the gel.

17
DNA Variation
  • RFLP
  • RAPD
  • AFLP
  • VNTR
  • Sequencing

18
Restriction Fragment Length Polymorphism (RFLP)
  • Enzymes cut DNA at specific sequences
  • Restriction sites are often palindromes
  • 6-cutter GAATTC 4-cutter TCGA
  • CTTAAG AGCT

19
(No Transcript)
20
(No Transcript)
21
Can be used for species or population
identification
  • Human mt DNA has 2 EcoR1 restriction sites
  • Honey bee mt DNA has 5 restriction sites

Q How many bands would you see on a gel after
digesting human and honey bee mtDNA with the
EcoR1 restriction enzyme? Hint mtDNA is
circular in both humans and honey bees.
22
Can be used for analysis of relatedness
Ladder
23
Using RFLP polymorphism to study population
genetic structure and evolution
  • Advantages variants are co-dominant measures
    variation at the level of DNA sequence, not
    protein sequence.
  • Disadvantages labor intensive requires
    relatively large amounts of DNA

24
PCR based methodsdont need much DNA
  • RAPD randomly amplified polymorphic DNA
  • AFLP amplified fragment length polymorphism
  • VNTR variable number tandem repeats including
    microsatellites

25
PCR polymerase chain reaction
3 5
5 3
26
RAPD randomly amplified polymorphic DNA
Size sorted
27
RAPDs
  • Advantages fast, relatively inexpensive, highly
    variable.
  • Disadvantages markers are dominant. Presence of
    a band could mean the individual is either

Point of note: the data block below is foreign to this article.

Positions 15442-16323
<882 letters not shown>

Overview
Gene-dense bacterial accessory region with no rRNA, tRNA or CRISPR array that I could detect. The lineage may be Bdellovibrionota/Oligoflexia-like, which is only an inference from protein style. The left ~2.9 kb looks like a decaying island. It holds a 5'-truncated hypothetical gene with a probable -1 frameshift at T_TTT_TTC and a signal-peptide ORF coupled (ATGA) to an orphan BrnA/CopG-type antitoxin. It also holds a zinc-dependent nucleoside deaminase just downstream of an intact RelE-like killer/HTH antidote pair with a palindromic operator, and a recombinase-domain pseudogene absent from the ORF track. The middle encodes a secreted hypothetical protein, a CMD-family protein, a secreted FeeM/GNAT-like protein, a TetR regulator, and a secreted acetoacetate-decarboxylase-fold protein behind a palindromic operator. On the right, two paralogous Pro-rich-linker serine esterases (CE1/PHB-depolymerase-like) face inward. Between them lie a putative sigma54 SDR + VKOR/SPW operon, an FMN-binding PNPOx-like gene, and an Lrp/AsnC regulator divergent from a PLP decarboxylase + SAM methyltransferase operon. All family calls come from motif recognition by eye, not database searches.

heterozygous or homozygous for the
    sequence--cant tell which. Data analysis more
    complicated.

28
RAPD Analysis
  • Questions
  • 1. Is the locus represented by band B
    polymorphic? Band A?
  • 2. Is individual 232 a homozygote or heterozygote
    for alleles represented by band B? What about
    individual 236?
  • 3. Does band B represent a longer or shorter
    DNA fragment than band A.

B
29
AFLP amplified fragment length polymorphism
Digestion of DNA with two enzymes Ligation of
adapters to fragment ends Primers complementary
to adapters and to 3 region of some of the
fragments
30
Sticky ends
31
AFLPs
32
AFLPs
  • Advantages fast, relatively inexpensive, highly
    variable.
  • Disadvantages markers are dominant. Presence of
    a band could mean the individual is either
    heterozygous or homozygous for the
    sequence--cant tell which.

33
RAPDs and AFLPs
  • Good for distinguishing between populations
  • Often used for trait mapping studies because they
    are variable between the populations that are
    crossed

34
VNTR variable number tandem repeats
  • Non-coding regions
  • Several to many copies of the same sequence
  • Large amount of variation among individuals in
    the number of copies

35
Microsatellites
  • Not a tiny orbiting space craft
  • Most useful VNTRs
  • 2, 3, or 4 base-pair repeats
  • A few to 100 tandem copies
  • Highly variable
  • Many different microsatellite loci (1000s) in any
    species

36
(No Transcript)
37
Microsatellites
  • Design primers to flanking regions

38
Microsatellite Gels
39
Microsatellites
  • Advantages highly variable, fast evolving,
    co-domininant
  • Relatively expensive and time consuming to develop

40
Microsatellites
  • Used for within-population studies not as much
    for between-population studies b/c they evolve
    too fast
  • Paternity analysis and other studies of kinship

41
Microsatellites
  • Questions
  • Is the locus represented by the bands at the
    arrow polymorphic?
  • If it is polymorphic, how many individuals are
    heterozygous?
  • How many individuals are homozygous for the
    short allele?

42
Sequencing
43
Sequencing
  • Often used for phylogenetics (especially
    sequences of mitochondrial genes).
  • Also used for studies of molecular evolution
    (e.g., compare rates of synonymous vs.
    non-synonymous substitution)

44
Sequencing
Q Whats the DNA sequence?
About PowerShow.com